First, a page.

During a Q&A that followed a recent screening of Raw at New York’s Walter Reade Theater, a woman in the audience stood up and interrupted director Julia Ducournau as she was discussing the animalistic nature of her film.
“What is your movie about?” the woman yelled, visibly distraught by what she had just seen. “You keep going on and on and on!”
The audience grumbled as they turned their attention from the woman back to Ducournau. “I feel that you maybe have a very strong reaction to the movie, which is good,” the French director responded coolly. “It’s better than nothing.”
Applause broke out as the woman was escorted into the lobby. “I’ve gotten used to this throughout the year,” added Ducournau before continuing to ruminate about the question of human nature in her stunning debut feature, which opens in theaters Friday.
Since it premiered last year at Cannes, where it won the International Federation of Film Critics’ Prize, and its North American premiere at the Toronto International Film Festival in September, during which multiple audience members fainted, Raw has elicited a wide range of reactions from those who have seen it. Audience members in the Walter Reade Theater responded to some of the film’s most wrenching moments by burying their heads in their arms, contorting their faces, laughing, staring at the screen with their mouths agape and bouncing their knees in a furious attempt to expel some of the perverse energy the film had unlocked inside of them.
Even before the film’s title flashes in red block letters across the screen, Ducournau shoves a knife into the audience’s gut and does not stop twisting it until the closing credits roll, after which she leaves it there, dripping in blood, for your continued consideration. Visceral is a word that will be used repeatedly in reviews of Raw, and rightfully so. It is uncomfortable and unsettling in an all-consuming, corporeal sense. Cannibalism can have that effect.
“My goal is to address the bodies of my audience before I address their minds,” Ducournau tells Newsweek. “This makes it a physical experience. I do believe that physicality, when you watch movies, is very important, because it makes you active. It makes you completely in the story, and at the same time, you can question why you are feeling those things. You feel and then you think.”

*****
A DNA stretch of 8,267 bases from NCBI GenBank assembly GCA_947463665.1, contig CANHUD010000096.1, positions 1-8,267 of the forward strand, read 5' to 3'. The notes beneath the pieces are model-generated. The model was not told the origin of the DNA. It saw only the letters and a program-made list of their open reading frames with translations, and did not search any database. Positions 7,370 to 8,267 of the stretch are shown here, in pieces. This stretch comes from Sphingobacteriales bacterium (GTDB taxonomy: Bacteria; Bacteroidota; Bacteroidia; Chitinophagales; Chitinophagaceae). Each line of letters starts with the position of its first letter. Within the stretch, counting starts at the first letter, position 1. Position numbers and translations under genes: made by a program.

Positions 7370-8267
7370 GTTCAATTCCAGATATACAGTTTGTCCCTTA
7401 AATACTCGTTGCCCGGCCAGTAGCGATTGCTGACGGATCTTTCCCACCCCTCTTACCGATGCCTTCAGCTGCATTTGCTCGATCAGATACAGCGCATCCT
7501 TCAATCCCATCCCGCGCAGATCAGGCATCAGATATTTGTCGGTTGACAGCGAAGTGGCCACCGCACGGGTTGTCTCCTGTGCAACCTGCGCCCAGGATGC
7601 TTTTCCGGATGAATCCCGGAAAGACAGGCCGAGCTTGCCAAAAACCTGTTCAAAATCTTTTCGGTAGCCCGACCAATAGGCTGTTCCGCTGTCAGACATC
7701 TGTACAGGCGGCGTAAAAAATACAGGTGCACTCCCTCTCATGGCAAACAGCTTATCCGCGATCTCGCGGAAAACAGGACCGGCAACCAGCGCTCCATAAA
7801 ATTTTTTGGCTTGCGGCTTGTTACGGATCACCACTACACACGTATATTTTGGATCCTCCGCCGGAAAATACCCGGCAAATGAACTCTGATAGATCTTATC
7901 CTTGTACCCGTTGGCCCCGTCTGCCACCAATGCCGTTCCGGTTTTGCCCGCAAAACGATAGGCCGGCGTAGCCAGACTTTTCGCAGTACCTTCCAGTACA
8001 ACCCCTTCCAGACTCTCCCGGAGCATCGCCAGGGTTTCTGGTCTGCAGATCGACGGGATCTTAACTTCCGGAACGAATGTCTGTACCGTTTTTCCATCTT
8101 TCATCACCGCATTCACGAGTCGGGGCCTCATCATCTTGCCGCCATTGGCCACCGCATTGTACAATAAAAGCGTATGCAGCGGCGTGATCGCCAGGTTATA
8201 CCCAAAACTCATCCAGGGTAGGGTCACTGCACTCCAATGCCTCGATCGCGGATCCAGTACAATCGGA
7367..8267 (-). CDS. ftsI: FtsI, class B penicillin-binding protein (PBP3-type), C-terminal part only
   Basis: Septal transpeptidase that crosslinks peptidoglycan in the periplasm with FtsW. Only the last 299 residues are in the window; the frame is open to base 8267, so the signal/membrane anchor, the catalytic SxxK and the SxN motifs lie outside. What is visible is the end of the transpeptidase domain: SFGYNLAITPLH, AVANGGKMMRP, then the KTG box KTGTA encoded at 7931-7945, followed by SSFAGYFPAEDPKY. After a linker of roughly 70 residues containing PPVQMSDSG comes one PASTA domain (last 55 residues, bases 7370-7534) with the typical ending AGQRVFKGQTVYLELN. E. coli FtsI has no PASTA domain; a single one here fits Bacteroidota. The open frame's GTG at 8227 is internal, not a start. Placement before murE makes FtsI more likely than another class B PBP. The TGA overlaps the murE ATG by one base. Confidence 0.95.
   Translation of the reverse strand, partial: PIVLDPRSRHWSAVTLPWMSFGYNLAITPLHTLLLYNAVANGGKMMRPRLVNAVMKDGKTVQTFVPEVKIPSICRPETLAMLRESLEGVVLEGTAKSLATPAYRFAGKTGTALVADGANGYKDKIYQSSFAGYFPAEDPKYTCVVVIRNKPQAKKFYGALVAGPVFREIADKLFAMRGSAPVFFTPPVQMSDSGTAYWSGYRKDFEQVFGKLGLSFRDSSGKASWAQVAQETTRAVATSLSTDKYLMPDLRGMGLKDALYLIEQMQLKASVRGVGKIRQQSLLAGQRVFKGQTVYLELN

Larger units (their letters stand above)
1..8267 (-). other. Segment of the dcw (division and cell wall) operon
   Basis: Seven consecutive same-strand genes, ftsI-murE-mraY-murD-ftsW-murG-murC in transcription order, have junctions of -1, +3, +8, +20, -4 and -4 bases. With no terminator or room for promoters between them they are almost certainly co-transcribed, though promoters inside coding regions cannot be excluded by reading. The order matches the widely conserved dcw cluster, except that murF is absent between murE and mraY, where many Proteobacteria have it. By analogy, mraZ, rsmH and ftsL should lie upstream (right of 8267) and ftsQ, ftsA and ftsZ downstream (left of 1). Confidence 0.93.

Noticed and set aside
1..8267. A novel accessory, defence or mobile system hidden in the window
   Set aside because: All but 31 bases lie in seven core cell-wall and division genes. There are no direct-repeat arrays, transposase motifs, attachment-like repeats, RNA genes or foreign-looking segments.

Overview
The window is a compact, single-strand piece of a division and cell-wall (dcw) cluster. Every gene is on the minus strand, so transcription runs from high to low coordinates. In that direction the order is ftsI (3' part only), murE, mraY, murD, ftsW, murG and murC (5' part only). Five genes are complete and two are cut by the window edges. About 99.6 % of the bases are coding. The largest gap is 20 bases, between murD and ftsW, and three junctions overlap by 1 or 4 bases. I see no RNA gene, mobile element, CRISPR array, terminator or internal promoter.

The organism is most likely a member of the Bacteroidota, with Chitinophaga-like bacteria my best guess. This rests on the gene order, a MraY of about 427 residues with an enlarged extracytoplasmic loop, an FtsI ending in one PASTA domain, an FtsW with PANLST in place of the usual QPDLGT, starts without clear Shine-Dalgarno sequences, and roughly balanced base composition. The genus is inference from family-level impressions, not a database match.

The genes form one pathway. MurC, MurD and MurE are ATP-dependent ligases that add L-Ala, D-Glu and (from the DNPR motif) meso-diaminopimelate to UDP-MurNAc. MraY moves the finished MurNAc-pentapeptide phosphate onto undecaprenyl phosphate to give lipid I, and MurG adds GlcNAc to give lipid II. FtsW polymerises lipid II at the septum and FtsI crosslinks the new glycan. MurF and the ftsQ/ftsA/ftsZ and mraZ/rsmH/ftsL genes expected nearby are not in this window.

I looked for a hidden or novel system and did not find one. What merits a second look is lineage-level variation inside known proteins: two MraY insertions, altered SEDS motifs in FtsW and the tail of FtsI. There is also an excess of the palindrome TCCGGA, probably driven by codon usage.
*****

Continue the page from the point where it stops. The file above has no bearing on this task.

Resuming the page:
Raw tells the story of a French teenager named Justine who is beginning her first year of veterinary school, where her older sister, Alexa, is already a student. Justine is a gifted student, a Harry Potter type entering a bizarro Hogwarts where students learn to shove their arms up cow anuses rather than cast spells. She is also a vegetarian with a noble view of her future patients. In one scene, she explains to confused students why raping an animal is morally tantamount to raping a woman. She is a timid, idealistic virgin who has yet to experience anything resembling the real world, or her real self.
After moving into her dorm, Justine is quickly exposed to the school’s rampant party culture, which features late-night raves and an intense hazing ritual for new students. “Rookies” are drenched in blood by upperclassmen and, one by one, are forced to eat a piece of rabbit kidney. She initially objects but feels the pressure to fit in and takes a bite. She slowly acclimates to the school’s rabid social scene, developing an insatiable taste for meat in the process. Her desires intensify, and she becomes animalistic in her need to consume, both sexually and by devouring whatever flesh is within chomping distance.